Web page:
In my post below on The New York Times’ sale of The Boston Globe, I quoted The Washington Post’s headline:
Red Sox owner John Henry enters into $70M agreement to buy The Boston Globe, once worth $1.1B
In fact, the sale also includes The Worcester Telegram & Gazette, for which the Times paid an additional $295 million 14 years ago. So a headline reflective of the real arithmetic would read:
Red Sox owner John Henry enters into $70M agreement to buy The Boston Globe and Worcester Telegram, once worth $1.4B
So the Times sold its Massachusetts properties for about five per cent of what it paid for them. You gotta love the “newspaper of record”’s reporting of their Telegram purchase in 1999:
But the Worcester acquisition was still a strong reminder of the prices newspapers can command these days.
”The Worcester price is just reflective of the very strong state of the newspaper marketplace,” said Owen Van Essen, the president of the newspaper brokerage firm of Dirks, Van Essen. He also said that newspapers the size of The Telegram & Gazette that dominate their markets — the newspaper reaches 43 percent of the homes in Worcester County — do not come on the market often.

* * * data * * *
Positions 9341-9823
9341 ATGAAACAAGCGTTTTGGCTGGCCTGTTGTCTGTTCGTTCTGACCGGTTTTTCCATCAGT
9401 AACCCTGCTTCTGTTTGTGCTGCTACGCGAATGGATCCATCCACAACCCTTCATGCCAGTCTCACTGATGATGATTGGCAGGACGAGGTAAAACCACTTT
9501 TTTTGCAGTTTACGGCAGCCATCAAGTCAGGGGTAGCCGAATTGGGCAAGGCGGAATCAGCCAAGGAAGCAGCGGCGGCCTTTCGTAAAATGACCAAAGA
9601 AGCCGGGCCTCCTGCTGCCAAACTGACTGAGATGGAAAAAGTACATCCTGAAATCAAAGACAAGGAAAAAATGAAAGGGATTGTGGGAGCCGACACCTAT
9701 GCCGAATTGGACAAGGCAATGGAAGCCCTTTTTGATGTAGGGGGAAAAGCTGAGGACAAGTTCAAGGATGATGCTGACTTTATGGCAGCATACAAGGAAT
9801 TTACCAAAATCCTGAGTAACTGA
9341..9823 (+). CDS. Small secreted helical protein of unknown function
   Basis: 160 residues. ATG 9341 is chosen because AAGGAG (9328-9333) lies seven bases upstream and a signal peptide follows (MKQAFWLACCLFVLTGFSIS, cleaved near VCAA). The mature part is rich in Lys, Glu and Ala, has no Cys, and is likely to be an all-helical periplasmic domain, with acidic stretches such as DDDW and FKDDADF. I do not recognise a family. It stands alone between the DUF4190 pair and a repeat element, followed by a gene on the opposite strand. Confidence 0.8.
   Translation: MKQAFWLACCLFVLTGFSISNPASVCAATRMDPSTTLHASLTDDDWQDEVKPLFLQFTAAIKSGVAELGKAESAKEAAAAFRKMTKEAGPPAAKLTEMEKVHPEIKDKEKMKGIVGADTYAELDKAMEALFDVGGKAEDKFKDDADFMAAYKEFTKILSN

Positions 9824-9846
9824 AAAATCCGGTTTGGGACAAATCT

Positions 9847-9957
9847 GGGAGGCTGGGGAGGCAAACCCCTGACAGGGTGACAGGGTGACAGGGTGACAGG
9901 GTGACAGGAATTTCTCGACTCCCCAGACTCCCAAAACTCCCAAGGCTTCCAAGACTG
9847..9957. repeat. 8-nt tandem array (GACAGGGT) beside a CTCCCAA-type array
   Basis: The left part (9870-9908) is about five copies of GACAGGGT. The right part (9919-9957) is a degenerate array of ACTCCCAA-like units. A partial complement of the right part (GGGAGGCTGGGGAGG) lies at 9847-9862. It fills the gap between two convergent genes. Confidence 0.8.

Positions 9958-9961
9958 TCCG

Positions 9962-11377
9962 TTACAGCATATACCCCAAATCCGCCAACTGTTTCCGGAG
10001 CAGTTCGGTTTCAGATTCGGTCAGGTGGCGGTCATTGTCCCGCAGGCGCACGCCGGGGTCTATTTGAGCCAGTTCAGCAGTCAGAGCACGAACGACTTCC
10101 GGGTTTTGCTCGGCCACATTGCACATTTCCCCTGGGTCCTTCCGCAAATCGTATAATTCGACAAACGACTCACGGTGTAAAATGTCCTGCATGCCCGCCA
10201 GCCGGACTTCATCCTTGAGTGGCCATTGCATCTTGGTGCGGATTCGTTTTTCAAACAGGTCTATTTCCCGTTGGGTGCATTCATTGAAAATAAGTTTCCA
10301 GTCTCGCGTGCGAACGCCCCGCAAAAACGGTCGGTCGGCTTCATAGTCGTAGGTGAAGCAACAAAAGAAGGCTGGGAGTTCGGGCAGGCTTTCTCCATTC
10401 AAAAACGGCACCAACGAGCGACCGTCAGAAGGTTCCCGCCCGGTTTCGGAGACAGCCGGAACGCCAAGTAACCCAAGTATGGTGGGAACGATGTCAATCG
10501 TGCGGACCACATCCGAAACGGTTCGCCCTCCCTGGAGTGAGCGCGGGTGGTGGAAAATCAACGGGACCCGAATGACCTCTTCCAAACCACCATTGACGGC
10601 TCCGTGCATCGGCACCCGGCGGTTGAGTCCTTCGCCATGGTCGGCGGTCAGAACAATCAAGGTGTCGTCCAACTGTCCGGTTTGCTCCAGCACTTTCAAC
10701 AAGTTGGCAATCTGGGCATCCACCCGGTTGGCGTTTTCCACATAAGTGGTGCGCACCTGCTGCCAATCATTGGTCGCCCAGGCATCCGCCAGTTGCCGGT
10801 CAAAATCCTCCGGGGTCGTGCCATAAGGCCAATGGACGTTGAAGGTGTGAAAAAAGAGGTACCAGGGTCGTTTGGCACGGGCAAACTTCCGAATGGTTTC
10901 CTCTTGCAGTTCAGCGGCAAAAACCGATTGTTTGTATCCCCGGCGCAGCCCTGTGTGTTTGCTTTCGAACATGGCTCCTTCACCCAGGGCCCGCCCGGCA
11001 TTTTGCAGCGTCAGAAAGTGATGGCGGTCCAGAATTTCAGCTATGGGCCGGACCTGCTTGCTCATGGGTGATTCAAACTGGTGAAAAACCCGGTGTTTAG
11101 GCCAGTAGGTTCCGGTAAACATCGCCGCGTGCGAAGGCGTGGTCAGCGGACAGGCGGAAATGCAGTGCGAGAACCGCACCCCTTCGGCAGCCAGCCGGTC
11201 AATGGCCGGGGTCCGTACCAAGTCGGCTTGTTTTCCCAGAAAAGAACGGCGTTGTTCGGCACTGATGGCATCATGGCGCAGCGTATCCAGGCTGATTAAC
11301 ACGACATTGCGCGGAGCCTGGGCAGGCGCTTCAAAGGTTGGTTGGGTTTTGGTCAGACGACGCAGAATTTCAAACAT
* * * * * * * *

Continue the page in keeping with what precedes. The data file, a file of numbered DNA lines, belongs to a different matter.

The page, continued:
Less than a decade and a half later, a supposedly “dominant” paper is worth nothing. This analyst suggests Mr Henry bought the company’s real estate at market value, and got a couple of newspapers thrown in for free.
What’s happening to US papers is not what’s happening in London or Sydney. The boring J-school homogeneity of America’s monodailies has rendered them literally worthless. You might think this would occasion a certain circumspection even in so self-regarding an industry as the American press. But it hasn’t. The suckers are still lining up to be expensively credentialed for a business that no longer exists. Columbia Journalism School charges 85 grand a year. For that money, you’ll soon be able to own your own newspaper.